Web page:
Claude Bukowski leaves the family ranch in Oklahoma for New York where he is rapidly embraced into the hippie group of youngsters led by Berger, yet he's already been drafted. He soon falls in love with Sheila Franklin, a rich girl but still a rebel inside.
France before 1789: When a widow hears that her lover is to marry her cousin's daughter, she asks the playboy Valmont to take the girl's virginity. But first she bets him, with her body as prize, to seduce a virtuous, young, married woman.
A young and impatient stockbroker is willing to do anything to get to the top, including trading on illegal inside information taken through a ruthless and greedy corporate raider who takes the youth under his wing.
In late 1950s New York, Tom Ripley, a young underachiever, is sent to Italy to retrieve Dickie Greenleaf, a rich and spoiled millionaire playboy. But when the errand fails, Ripley takes extreme measures.
A retired FBI agent with psychological gifts is assigned to help track down "The Tooth Fairy", a mysterious serial killer. Aiding him is imprisoned forensic psychiatrist Dr. Hannibal "The Cannibal" Lecter.
Larry Flynt is the hedonistically obnoxious, but indomitable, publisher of Hustler magazine. The film recounts his struggle to make an honest living publishing his porn magazine and how it changes into a battle to protect the freedom of speech for all people.Written by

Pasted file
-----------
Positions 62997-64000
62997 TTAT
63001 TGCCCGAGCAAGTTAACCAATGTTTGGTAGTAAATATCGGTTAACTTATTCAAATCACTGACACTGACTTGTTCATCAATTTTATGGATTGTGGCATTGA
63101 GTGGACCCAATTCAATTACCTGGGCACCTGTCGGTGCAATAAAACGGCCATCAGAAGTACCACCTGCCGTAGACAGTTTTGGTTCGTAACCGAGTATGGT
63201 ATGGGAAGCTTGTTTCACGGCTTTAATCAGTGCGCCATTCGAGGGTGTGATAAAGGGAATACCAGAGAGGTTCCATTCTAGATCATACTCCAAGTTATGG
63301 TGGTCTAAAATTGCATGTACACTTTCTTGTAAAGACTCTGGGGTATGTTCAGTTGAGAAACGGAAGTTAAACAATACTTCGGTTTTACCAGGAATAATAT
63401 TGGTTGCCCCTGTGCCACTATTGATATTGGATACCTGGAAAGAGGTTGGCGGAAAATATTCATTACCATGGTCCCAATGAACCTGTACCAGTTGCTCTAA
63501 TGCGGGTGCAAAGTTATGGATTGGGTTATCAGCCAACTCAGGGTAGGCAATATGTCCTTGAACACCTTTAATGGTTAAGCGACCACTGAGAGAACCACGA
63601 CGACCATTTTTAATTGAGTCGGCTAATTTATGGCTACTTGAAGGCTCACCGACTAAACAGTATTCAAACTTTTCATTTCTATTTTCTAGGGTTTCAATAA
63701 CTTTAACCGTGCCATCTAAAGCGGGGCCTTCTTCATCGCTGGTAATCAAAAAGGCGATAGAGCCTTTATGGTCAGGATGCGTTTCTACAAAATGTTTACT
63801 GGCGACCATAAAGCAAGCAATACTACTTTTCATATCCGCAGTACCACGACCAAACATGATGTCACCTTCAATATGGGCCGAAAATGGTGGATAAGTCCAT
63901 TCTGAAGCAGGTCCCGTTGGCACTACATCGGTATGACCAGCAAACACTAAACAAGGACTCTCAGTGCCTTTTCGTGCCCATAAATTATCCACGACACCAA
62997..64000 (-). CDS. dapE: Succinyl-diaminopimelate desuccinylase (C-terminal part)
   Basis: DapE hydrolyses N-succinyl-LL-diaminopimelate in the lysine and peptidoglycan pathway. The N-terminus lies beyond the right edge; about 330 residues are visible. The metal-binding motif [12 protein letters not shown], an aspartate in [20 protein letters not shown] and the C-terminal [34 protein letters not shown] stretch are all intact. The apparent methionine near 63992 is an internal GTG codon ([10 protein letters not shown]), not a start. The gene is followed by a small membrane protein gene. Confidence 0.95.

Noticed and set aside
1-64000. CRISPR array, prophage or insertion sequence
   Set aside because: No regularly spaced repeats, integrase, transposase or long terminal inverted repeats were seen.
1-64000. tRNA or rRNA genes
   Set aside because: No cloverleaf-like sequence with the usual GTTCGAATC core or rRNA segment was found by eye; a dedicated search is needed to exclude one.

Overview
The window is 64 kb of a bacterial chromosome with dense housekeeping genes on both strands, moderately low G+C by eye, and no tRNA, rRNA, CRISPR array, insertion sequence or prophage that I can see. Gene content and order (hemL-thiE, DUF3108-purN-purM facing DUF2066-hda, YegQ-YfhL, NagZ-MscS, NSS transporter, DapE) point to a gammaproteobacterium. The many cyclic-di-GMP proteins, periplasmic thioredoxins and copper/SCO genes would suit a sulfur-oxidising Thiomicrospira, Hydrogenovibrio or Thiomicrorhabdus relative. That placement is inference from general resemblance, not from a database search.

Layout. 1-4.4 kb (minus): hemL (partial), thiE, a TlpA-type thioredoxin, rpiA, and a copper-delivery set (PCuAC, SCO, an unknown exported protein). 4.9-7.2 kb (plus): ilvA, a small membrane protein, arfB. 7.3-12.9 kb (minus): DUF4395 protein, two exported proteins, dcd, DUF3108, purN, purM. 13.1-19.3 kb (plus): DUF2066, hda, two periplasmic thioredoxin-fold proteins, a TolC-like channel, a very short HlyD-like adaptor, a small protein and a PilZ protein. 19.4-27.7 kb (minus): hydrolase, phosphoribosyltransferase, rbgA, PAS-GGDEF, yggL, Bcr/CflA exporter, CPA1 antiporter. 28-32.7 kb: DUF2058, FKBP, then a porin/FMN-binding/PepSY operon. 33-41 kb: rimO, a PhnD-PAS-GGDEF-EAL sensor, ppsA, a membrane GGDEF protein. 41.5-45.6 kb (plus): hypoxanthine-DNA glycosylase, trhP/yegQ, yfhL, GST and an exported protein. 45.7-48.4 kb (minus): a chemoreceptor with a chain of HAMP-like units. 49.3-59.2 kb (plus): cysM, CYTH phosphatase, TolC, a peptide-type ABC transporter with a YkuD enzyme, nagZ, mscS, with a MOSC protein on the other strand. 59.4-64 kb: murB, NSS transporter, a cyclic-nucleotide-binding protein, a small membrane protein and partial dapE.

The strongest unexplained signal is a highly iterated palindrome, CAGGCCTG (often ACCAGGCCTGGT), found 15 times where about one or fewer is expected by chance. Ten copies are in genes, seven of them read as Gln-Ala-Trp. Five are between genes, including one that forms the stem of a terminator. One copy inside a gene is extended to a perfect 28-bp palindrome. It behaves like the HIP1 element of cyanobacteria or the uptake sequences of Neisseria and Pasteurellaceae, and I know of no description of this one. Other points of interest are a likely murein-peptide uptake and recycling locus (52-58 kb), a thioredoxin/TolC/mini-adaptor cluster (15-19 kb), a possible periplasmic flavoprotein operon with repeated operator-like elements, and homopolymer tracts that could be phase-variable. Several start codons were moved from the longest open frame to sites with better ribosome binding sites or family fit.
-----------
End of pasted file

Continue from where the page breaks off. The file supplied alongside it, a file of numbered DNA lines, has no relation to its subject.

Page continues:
Kenneth Chisholm <firstname.lastname@example.org>
Larry Flynt's comment at the rally that "if you believe anything you can do with your body is wrong, it's the fault of the manufacturer" was originally a famous gag line used by the late comedian Lenny Bruce, who also went through numerous court cases charging him with obscenity. See more »
When Flynt throws a bash at his mansion, celebrating the US bicentennial in 1976, the song "I'm Your Boogie Man," by K.C. & The Sunshine Band is heard. A recording that wasn't released till a year later. See more »
I went into this one fully expecting to like the heck out of it, and I wasn't disappointed. No one had to convince me the message was a valid one, but I still thought I'd drop a line to say that I thought it was a very well done movie. It shows how a right that is supposedly near and dear to us all is often skewed in favor of mollycoddling lots of hypocrites who has the ridiculous audacity to think they have the right and the obligation to tell the rest of the world what to think of as moral or immoral. I loved the scene where Woody Harrelson, who does an absolutely bang-up job, gives a speech about how explicit depictions of death, murder, and war are considered appropriate while sex is considered filthy. "Sex or war" indeed. The more of Harrelson I see, the more my respect for his work grows. I must also mention Courtney Love, who is terrific as Althea. Great movie, I thought. Most of the people who don't like it are probably also the very ones it portrays as being the "bad guys"-the religious right, of course. Larry Flynt may not be admirable in the type of lifestyle he and Althea lived, and his magazine is, to my mind, entirely repugnant. But if Larry and Althea truly had the sort of relationship portrayed they loved each other beyond all reason, and what he did makes him a great patriot. How many people would do what he did in defense of such an idealistic belief? Not all people who do great things for great reasons are great people.
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